Posted June 18, 2012
The U.S. Meat Export Federation (USMEF) says April exports of U.S. pork were up slightly in volume (183,618 metric tons) from a year ago and 4 percent higher in value ($509.2 million), keeping 2012 exports ahead of 2011’s record pace.
Through the first four months of the year, pork exports stand 6 percent higher than last year in volume (781,676 metric tons) and 16 percent higher in value ($2.17 billion), according to statistics released by USDA and compiled by USMEF.
On a per-head-slaughtered basis, April pork exports equated to $57.69 – down slightly from the first quarter of this year but still more than a dollar higher than in April 2011. For the first four months of this year, exports equated to $58.84 per head.
April exports of pork muscle cuts equated to 24 percent of production, 27.7 percent when including both muscle cuts and variety meat. These ratios were roughly the same as April 2011 and slightly lower than the first quarter of this year.
Though April was the slowest month this year for exports to Mexico, volume was up 30 percent over April 2011 and value was 18 percent higher. Through April, 2012 exports to Mexico were up 19 percent in volume (207,095 metric tons) and 18 percent in value ($377.4 million) over last year’s record pace.
April exports to the China/Hong Kong region were the second-largest so far this year, pushing results for the first four months of the year one-third higher in volume (154,884 metric tons) and 84 percent higher in value ($312.8 million) than the same period in 2011. However, exports to this region have slowed considerably from the peak volumes shipped in the final months of last year.
January-April exports to Japan were down slightly in volume (161,933 metric tons) from last year but were 14 percent ahead of 2011’s record value pace at just under $700 million.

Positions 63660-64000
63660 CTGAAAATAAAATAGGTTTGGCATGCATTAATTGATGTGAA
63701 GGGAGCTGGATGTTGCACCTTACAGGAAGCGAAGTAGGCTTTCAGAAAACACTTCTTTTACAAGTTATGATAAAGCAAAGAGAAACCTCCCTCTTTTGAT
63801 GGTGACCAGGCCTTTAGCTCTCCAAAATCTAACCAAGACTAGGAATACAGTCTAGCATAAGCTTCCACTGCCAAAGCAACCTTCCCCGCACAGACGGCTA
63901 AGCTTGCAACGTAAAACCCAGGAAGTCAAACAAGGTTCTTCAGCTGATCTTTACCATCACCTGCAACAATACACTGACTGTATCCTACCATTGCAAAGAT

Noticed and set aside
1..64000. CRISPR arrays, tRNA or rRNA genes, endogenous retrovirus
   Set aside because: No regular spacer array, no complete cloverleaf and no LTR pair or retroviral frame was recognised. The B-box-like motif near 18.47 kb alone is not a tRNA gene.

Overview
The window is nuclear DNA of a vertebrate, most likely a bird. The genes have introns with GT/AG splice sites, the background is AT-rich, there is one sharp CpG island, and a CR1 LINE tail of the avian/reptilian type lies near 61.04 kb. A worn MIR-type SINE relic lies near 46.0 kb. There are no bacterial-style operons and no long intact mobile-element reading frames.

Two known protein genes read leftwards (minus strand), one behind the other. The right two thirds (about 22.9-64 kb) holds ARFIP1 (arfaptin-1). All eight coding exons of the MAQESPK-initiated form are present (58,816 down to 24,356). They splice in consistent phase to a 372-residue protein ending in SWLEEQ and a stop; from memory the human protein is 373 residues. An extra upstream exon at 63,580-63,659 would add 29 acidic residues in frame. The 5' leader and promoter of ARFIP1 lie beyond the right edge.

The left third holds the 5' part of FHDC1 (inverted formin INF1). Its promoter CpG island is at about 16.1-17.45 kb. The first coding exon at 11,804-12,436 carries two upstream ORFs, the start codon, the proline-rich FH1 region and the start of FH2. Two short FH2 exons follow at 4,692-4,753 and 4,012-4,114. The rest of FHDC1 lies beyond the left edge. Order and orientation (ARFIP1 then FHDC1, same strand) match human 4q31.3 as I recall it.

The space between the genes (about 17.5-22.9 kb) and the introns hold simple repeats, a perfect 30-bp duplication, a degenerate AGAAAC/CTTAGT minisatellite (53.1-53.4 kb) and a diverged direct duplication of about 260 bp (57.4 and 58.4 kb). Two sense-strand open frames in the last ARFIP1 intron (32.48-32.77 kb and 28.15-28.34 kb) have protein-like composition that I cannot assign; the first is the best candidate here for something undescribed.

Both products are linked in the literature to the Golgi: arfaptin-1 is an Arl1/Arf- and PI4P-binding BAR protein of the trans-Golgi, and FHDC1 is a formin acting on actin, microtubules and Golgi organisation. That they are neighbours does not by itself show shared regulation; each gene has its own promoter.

Composed almost completely of muscle cuts, April exports to Russia were the strongest in more than six months. This pushed Russia’s 2012 results 20 percent higher in volume (25,903 metric tons) and 28 percent higher in value ($78.7 million) than a year ago.
The recovery of South Korea’s swine herd from the 2010-2011 foot-and-mouth disease outbreak has caused U.S. exports to slow from last year’s record pace. Through April, exports to Korea were down 31 percent in volume (67,061 metric tons) and 20 percent in value ($192.7 million) from a year ago. For perspective, however, it is important to note that other than 2011, these results still outpace any other year’s exports to Korea by a wide margin and were nearly double the volume shipped in the first four months of 2010.
“Considering the recovery of domestic supplies in markets such as Korea and China, pork exports have performed remarkably well through the first four months of the year,” said USMEF President and CEO Philip Seng. “Despite fierce competition in Japan, we have increased our market share further this year and nearly topped $700 million in value. USMEF marketing efforts also are contributing to growth in the Western Hemisphere markets – especially in the processing and retail sectors – with Mexico leading the way. Even in our Latin American markets that are quite price-sensitive, U.S. pork is appealing to more customers than ever before.”
– Export statistics refer to both muscle cuts and variety meat unless otherwise noted
– One metric ton = 2,204.622 pounds